Until you became a plaintiff in a lawsuit, you probably did not pay much attention to terms like “plaintiff funding,” “lawsuit loan” and/or “legal funding.” Now, if you’re struggling to make ends meet before your settlement arrives, your settlement will be a welcome relief. Until then, however, bills still have to get paid. It’s important to know where to start if you’re thinking about applying for funding.
Many companies in the for-profit plaintiff-funding industry have historically taken advantage of the individuals in this exact situation. At the Bairs Foundation, we believe that funding litigants and their families is a necessary part of Americans’ access to justice.
We have paged through the FAQ pages created by many companies in the unregulated, for-profit non-recourse lending industry. We’ve started a series of our own answers, which we hope will do two things: show how our non-profit organization, the Bairs Foundation, is changing the model of non-recourse advances, and make sure the public is properly educated and empowered when it comes to pre-settlement funding.
If you have a question we have not yet addressed, feel free to post it in the comments. This post is the fourth in a series of blog posts about legal funding for plaintiffs.
How Much Money Can I Borrow?
Some companies say on their website that they will provide cash advances from $500 to $500,000.00. Some encourage plaintiffs to apply for as much as they want as often as they want.
At the Bairs Foundation, we’re careful about the amount we provide plaintiffs and their families, because we know that any amount will cost them in the long-term. That’s why we thoroughly discuss each person’s individual situation and needs and come up with a reasonable and realistic ask amount. That way, you’re asking for just what you need. And, as always, we charge seven percent simple interest on our advances.
Who Can Apply for Plaintiff Funding?
Any plaintiff involved in a pending civil lawsuit who is represented by an attorney can apply for funding if they need financial help before their settlement arrives.
Do I Need to Have Good Credit To Obtain Funding?
Since non-recourse funding isn’t a loan, applicants do not need to have good credit to receive an advance. We will not check your credit.
Are there Upfront Fees to Apply for a Cash Advance?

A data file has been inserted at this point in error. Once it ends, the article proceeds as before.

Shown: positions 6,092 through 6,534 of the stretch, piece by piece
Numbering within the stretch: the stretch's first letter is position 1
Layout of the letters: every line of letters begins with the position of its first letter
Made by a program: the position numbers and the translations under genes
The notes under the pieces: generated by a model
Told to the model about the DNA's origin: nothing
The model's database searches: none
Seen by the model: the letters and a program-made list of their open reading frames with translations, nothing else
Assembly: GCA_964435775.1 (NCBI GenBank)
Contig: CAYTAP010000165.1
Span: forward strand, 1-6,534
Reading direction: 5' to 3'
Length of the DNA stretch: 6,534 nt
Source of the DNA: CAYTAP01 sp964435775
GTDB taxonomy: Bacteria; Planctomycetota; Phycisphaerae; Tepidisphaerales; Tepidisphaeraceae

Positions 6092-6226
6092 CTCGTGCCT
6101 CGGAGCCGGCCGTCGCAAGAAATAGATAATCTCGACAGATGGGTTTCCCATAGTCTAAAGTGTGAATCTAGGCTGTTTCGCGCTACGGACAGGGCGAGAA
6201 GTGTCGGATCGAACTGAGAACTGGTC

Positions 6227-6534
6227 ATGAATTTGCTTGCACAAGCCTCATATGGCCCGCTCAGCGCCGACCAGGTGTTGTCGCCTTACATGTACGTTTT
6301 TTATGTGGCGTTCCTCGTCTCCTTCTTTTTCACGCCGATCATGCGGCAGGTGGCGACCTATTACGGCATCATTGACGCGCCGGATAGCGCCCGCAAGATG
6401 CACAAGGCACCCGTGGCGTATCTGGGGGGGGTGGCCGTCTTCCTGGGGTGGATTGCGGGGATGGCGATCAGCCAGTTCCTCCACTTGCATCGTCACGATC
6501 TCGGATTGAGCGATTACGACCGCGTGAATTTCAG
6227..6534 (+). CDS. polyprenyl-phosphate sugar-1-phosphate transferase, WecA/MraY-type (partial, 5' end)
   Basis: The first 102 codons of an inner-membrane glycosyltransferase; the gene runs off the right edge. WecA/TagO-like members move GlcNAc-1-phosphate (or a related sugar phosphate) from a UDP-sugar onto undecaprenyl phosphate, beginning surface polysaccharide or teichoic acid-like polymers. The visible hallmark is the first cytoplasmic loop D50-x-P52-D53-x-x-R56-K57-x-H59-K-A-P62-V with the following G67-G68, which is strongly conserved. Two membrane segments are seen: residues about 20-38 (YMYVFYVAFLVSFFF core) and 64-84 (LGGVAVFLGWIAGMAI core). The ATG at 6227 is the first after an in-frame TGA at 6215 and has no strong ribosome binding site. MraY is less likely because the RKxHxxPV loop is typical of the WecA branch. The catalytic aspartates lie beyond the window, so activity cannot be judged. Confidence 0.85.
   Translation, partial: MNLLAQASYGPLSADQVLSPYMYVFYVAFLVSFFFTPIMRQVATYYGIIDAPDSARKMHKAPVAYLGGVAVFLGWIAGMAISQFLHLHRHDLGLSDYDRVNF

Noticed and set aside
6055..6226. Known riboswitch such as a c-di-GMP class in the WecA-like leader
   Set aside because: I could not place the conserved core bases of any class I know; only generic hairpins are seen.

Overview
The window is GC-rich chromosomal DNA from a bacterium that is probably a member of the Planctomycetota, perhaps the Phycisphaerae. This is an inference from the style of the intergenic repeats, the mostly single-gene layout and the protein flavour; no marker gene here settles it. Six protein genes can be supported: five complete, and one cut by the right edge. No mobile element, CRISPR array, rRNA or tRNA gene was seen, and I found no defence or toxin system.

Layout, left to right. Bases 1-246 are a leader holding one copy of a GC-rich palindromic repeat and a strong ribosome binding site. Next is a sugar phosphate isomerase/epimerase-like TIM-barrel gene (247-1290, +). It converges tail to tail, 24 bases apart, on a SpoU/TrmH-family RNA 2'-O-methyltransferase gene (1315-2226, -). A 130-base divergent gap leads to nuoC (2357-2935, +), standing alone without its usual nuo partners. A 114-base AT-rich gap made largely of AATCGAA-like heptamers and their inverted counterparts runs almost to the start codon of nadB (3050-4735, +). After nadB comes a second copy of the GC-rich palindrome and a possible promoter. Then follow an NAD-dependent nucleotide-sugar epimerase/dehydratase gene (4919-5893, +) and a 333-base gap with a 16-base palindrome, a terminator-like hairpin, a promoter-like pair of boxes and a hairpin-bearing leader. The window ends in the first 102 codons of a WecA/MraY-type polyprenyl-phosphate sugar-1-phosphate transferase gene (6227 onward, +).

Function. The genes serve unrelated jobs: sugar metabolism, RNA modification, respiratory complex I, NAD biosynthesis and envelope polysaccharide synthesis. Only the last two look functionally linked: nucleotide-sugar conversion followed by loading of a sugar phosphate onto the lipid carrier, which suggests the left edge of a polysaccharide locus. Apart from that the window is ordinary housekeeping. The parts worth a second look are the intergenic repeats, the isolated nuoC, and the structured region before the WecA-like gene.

Many companies explain they do not charge a fee upfront for funding applicants, but this is not entirely accurate. They may not charge you to apply. However, once your application has been approved, many companies will charge any combination of assorted fees, including but not limited to “handling fees,” fees for overnight delivery of paperwork or advances, wire transfer fees, priority processing with electronic signatures, ongoing case servicing and management fees, fees for subsequent case review for additional funding requests, and fees for archiving and managing documents per each funding request. Others tack on a “review fee” after plaintiffs win their case.
At the Bairs Foundation, we only charge one simple, straightforward application fee. And you only need to pay it back at the end of your lawsuit, if you receive a settlement.
Do I Have to Pay Back the Money I Borrow if I Lose My Case?
No. A non-recourse agreement means the borrower is not liable for paying back the advance if he or she does not obtain a recovery in the lawsuit. Unfortunately, that risk is why many companies charge a staggering interest rate.
Those who obtain an advance from the Bairs Foundation do not have to pay back that money if they lose their case. If they obtain a settlement, we only charge seven percent simple interest.
HAVE MORE QUESTIONS? ASK THE BAIRS FOUNDATION FOUNDER JOHN BAIR
John Bair has guided thousands of plaintiffs through the settlement process. Motivated by a desire to assist others in protecting their financial well-being, John and his wife Amy established the Bairs Foundation. At seven percent simple interest, the organization provides the financial assistance families need during litigation. Read more at http://www.bairsfoundation.org/.
A West Point graduate where he served as captain and military aviator, John Bair continues his commitment to our country through his efforts within the settlement planning industry. He has represented families of victims lost in the Flight 3407 crash, offered pro bono services to the families of 9/11 victims and drafted the first consumer protection bill for plaintiffs (H.R. 3699).